Another critical element that I think we have to recognise is the importance of education, not simply as a means of giving people the skills that they need to realise their full potential - but educational institutions and in particular universities and other higher education institutions, as being real drivers of economic growth. They are economic engines and so the colocation of businesses, particularly the innovative ones, with the universities, with that collaboration between primary research at the university and of course applied research, and its counterpart in industry is critically important. We’ve seen so many good examples of that. I was a few days ago in Geelong in Victoria in Australia seeing yet another example of great collaboration between Deakin University, and in that case, the [inaudible], previously a company that has the world’s leading carbon technology for making wheel rims. Similarly Monash University, also in Victoria, has got a similar biomedical discovery precinct.

Of course, the sort of [inaudible] story is well known to all of us. So education and collaboration is vital - so again, we’ve identified that in Australia. We do a lot of things very well but one thing we have not done well enough is collaborative work between research at universities and business and industry. So we’re providing new incentives to make sure that more research is done in collaboration with industries.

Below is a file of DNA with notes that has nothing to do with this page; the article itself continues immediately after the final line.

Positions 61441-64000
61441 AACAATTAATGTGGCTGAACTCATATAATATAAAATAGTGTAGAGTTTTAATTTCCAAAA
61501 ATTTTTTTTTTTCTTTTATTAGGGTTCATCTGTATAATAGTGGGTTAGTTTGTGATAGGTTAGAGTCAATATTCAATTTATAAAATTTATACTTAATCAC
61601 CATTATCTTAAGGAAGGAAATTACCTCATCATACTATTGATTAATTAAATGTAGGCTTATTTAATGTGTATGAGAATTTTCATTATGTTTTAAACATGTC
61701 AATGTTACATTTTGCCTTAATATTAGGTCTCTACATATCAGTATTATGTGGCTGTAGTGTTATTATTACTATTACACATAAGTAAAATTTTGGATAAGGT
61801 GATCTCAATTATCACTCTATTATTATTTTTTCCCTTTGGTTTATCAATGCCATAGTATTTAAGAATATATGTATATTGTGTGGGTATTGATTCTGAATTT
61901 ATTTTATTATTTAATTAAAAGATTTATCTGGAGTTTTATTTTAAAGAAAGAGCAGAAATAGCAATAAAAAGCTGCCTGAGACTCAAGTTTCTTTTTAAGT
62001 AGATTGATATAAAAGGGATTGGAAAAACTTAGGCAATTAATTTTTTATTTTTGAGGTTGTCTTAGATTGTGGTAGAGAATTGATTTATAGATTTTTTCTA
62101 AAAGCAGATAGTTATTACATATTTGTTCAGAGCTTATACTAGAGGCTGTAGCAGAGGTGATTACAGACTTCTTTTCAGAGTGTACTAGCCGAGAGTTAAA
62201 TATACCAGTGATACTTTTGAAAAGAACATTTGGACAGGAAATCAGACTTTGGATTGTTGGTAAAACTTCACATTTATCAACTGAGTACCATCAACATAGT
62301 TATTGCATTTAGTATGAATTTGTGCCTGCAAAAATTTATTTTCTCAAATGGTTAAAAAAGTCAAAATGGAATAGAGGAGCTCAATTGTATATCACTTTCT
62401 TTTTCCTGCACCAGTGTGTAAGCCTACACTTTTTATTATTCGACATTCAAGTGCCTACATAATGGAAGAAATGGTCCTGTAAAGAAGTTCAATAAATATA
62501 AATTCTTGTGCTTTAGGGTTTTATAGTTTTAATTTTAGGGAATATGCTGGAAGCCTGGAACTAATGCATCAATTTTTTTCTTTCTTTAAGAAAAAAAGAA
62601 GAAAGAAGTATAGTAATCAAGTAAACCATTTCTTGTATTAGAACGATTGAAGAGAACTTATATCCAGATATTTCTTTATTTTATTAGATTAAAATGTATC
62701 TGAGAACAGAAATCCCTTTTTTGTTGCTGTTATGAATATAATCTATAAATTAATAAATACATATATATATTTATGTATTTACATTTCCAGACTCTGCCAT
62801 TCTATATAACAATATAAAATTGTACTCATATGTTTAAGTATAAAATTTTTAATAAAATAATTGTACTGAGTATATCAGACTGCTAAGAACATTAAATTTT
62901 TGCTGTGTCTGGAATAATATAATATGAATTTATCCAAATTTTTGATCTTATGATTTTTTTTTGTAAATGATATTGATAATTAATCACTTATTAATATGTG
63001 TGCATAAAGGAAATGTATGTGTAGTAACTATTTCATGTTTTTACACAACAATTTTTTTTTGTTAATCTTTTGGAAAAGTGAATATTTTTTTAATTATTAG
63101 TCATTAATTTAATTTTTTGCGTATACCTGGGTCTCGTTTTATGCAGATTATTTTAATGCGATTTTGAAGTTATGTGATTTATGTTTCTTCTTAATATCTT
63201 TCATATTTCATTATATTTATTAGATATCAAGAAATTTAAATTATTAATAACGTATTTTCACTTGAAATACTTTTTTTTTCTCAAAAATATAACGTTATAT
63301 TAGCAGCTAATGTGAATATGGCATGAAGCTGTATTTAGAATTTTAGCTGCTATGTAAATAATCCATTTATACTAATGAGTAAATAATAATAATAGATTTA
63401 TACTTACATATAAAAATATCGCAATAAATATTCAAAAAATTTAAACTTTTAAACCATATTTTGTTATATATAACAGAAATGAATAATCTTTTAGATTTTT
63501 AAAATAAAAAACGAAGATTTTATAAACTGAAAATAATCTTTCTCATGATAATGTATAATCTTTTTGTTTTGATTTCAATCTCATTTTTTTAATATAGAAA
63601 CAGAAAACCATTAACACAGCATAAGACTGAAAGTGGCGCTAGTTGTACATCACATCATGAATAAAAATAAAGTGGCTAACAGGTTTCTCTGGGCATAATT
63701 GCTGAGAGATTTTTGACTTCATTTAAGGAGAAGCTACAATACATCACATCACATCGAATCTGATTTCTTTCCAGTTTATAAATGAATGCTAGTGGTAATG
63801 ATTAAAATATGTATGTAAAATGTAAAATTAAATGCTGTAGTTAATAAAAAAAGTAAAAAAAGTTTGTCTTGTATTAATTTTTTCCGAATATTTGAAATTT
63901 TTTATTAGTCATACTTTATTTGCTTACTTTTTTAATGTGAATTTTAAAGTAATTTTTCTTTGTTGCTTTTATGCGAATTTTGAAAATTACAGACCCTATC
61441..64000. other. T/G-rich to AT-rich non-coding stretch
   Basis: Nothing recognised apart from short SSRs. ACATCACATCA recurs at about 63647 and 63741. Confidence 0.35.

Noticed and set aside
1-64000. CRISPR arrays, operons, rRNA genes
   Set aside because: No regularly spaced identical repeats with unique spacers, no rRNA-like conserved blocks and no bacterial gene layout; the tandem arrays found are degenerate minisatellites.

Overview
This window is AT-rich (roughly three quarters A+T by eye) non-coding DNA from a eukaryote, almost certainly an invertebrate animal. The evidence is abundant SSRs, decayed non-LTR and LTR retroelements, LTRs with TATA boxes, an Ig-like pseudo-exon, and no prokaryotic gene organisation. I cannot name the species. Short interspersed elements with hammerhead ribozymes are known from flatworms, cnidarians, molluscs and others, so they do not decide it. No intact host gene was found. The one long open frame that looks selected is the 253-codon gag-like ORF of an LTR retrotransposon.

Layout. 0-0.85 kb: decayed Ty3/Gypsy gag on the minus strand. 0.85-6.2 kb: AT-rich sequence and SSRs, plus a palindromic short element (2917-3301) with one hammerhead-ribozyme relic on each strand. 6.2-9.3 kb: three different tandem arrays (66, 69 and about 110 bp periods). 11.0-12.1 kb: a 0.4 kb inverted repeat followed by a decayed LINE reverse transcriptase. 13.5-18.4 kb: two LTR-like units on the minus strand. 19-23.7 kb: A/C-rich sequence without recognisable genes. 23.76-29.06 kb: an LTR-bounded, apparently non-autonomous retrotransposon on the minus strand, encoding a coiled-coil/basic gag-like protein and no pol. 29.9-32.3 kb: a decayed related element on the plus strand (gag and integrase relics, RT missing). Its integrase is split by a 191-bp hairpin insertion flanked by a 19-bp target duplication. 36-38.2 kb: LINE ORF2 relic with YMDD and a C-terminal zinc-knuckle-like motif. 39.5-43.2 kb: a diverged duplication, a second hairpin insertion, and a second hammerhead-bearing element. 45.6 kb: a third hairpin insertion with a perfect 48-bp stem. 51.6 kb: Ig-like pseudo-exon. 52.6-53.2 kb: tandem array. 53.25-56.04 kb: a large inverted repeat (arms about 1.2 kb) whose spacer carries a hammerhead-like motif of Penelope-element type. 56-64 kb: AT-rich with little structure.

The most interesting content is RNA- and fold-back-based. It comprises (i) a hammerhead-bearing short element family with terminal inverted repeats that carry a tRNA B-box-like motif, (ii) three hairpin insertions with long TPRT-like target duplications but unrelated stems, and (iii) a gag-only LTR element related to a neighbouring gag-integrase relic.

In summary, the fact is we know what we have to do, we have to ensure that our nations, our businesses, our cultures are much more innovative. That is the key to maintaining strong economic growth. If you don’t have that strong economic growth, there are consequences that the inevitable technological disruption or disruption caused by technology, will be much more severe.

Those who resist innovation are not defending themselves against the consequences of technological change, they’re making themselves vastly more vulnerable to it.